Thursday, April 10, 2014

Recipe: Zuppa Pavese

Photo of a broth-based soup surrounding a soaked piece of bread and a poached egg broken to let the yolk seep out.

I love me some soup. It's a convenient, tasty meal that either comes together quickly or can be made well in advance, making for a quick supper somewhere down the line. It's good in winter; it's good in summer. Ain't nothin' bad about a bowl of soup.

A recent trip to the library turned up THE SOUPMAKER'S KITCHEN by Aliza Green. Soup cookbooks hold a special fascination for me, so I picked it up, flipped through it, and paused at recipe for zuppa pavese. This Spanish peasant soup incorporates a poached egg and toasted bread--too tempting for anyone with a penchant for runny yolks to resist. One look at the picture and I knew I had to make it for myself.

Zuppa pavese is supposedly the result of a quick scramble to make a king's supper, so it uses only a handful of ingredients most people probably have on hand. Its simplicity in no way detracts from its flavour. This is amazing soup, y'all, even if you use cheap ingredients. The egg yolk and the cheese enrich the broth, the parsley makes it pop, and the bread absorbs all the best qualities of everything else in the bowl.

It's easy to prepare for lots of people, too. The measurements I've given below work for one bowl of soup. Multiply them by any number and you've got a great many bowls to dispense as you will.


  • one slice of bread (I used French, but you can use whatever)
  • a generous drizzle of olive oil
  • 1 egg
  • 1 cup broth (chicken, beef, or vegetable; I went with chicken)
  • 1.5 tablespoons grated Parmesan (or another hard cheese; the original recipe calls for Grana Padano, which sounds expensive)
  • 1 tablespoon fresh parsley, chopped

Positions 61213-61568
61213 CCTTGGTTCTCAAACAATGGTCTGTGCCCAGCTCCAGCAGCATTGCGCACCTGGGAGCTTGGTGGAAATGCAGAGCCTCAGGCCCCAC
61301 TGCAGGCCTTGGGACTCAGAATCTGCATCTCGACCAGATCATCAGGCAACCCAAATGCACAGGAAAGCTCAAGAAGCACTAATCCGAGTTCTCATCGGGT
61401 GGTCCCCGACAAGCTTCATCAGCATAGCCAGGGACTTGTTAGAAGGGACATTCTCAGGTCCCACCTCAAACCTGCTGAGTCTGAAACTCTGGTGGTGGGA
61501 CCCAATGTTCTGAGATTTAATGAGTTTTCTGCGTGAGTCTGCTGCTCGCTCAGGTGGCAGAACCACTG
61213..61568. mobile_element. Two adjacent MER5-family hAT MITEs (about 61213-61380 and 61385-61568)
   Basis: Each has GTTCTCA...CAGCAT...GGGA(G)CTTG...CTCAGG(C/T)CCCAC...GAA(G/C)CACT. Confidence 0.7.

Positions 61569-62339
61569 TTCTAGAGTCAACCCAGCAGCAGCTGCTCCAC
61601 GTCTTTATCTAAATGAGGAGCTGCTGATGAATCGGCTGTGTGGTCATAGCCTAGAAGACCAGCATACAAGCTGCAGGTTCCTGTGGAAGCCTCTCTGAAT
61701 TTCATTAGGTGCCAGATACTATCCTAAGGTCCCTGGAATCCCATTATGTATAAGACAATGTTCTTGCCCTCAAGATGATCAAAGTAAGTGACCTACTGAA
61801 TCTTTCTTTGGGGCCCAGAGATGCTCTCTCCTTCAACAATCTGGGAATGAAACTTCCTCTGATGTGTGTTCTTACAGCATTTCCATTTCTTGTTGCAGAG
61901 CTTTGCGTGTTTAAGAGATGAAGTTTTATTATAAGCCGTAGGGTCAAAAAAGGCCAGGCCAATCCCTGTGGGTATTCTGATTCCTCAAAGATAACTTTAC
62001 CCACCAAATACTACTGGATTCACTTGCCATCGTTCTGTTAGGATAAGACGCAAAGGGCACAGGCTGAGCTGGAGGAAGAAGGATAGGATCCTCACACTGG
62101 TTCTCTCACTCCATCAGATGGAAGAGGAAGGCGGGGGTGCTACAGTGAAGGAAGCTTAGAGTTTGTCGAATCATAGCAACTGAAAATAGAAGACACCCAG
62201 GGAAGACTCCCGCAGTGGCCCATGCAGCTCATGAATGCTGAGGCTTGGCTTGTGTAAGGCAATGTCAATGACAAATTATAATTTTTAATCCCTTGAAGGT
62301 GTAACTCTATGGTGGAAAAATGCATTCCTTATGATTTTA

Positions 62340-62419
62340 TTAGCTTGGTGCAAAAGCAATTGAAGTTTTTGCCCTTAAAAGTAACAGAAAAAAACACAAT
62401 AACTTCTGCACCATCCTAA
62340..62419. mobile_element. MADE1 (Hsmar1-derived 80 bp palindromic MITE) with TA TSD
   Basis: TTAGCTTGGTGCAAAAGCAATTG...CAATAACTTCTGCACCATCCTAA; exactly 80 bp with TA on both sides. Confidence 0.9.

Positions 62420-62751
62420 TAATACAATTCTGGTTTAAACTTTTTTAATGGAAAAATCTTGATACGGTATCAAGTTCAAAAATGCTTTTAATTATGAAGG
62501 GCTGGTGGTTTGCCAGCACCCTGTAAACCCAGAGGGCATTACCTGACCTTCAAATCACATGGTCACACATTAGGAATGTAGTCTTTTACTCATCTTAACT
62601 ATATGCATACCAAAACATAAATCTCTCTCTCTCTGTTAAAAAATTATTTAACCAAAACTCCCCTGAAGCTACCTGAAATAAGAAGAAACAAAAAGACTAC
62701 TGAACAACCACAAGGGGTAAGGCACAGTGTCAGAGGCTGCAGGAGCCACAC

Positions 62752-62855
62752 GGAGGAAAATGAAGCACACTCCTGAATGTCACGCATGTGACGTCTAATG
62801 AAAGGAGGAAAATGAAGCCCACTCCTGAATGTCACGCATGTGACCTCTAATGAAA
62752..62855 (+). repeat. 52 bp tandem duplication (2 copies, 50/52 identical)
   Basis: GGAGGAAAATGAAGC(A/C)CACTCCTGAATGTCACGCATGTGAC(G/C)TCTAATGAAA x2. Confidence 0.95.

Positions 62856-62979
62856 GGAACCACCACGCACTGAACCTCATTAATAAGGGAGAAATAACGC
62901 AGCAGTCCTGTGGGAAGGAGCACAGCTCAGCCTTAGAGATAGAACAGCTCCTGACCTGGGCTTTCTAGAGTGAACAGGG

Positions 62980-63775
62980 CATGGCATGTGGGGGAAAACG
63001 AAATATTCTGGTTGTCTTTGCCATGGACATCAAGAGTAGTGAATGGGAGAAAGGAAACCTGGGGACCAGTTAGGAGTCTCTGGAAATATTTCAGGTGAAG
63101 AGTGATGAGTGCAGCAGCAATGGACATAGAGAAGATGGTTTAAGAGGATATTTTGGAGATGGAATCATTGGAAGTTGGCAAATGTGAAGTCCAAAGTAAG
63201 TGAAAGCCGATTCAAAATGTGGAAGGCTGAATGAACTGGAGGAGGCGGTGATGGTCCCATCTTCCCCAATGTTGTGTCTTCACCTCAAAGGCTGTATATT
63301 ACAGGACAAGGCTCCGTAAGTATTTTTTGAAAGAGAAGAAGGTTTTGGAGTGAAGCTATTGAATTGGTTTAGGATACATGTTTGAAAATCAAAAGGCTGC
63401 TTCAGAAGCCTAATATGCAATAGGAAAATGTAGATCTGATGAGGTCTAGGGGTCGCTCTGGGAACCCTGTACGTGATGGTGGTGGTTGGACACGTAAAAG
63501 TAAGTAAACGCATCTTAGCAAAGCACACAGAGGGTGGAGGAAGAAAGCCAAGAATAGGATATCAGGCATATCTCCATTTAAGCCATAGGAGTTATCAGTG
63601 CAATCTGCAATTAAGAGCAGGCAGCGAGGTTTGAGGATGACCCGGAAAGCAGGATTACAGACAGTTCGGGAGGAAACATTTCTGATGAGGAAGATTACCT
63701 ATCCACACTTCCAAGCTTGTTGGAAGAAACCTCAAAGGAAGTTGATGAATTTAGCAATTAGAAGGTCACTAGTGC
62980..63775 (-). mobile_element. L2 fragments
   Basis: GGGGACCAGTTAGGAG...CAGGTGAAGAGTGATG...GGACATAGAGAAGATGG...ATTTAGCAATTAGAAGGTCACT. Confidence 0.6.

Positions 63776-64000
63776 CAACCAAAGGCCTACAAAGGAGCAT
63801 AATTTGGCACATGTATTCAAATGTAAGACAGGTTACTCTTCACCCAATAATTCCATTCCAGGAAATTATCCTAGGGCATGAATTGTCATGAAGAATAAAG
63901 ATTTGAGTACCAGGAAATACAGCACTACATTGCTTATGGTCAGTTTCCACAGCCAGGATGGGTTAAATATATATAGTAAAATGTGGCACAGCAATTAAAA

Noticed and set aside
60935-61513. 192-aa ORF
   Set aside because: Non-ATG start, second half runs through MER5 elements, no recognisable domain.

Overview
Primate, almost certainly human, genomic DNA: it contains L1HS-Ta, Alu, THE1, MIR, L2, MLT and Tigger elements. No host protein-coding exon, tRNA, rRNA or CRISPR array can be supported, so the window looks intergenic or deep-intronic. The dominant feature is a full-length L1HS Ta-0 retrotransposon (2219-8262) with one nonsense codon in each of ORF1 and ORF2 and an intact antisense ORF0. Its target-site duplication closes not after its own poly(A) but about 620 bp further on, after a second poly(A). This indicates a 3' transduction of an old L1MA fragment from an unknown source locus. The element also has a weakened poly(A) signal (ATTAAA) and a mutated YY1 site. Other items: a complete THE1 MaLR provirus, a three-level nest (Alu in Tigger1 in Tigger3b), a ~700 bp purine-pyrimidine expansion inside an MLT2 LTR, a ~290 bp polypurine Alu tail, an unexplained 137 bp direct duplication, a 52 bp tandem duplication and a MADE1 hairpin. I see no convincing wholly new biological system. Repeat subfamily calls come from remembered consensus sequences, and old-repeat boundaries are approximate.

• some white or cider vinegar

Toast the bread until it's golden brown. Lay it in the bottom of a bowl, drizzle it with a fair amount of olive oil, and sprinkle about one tablespoon of the cheese over top.

Heat your broth to boiling, or thereabouts.

Poach the egg. The easiest way to do this is to crack it into a small bowl first, then tip it from the bowl into a pot of boiling water seasoned with salt and a splash of vinegar. Let it cook for about one and a half to two minutes so the whites are firm but the yolk is still runny.

Remove the egg with a slotted spoon and plunk it down on top of the bread, making sure it doesn't break just yet. Top it with a little more cheese and the parsley.

Pour the hot broth over the egg and bread.

Once you've finished marveling at the beauty that is your intact zuppa pavese, smash the egg and let the yolk run into the broth. You won't regret it.


  1. And what a lovely bowl you served your zuppa in.

  2. Replies
    1. I hope you love it as much as I do! I've made it a few more times since I posted this, and I'm contemplating it again for tonight's supper.

  3. Ooo, I am interested. Yet I cannot make this meal unless I have a minion to poach the egg for me. Eggs never poach properly in my life.

    1. If I lived at all close to you, I would totally be your egg-poaching minion. I've been poaching eggs for less than a week, but I appear to have a knack for it.

      Of course, now that I've said that I'll never poach an egg properly again. Argh! Why did I say that?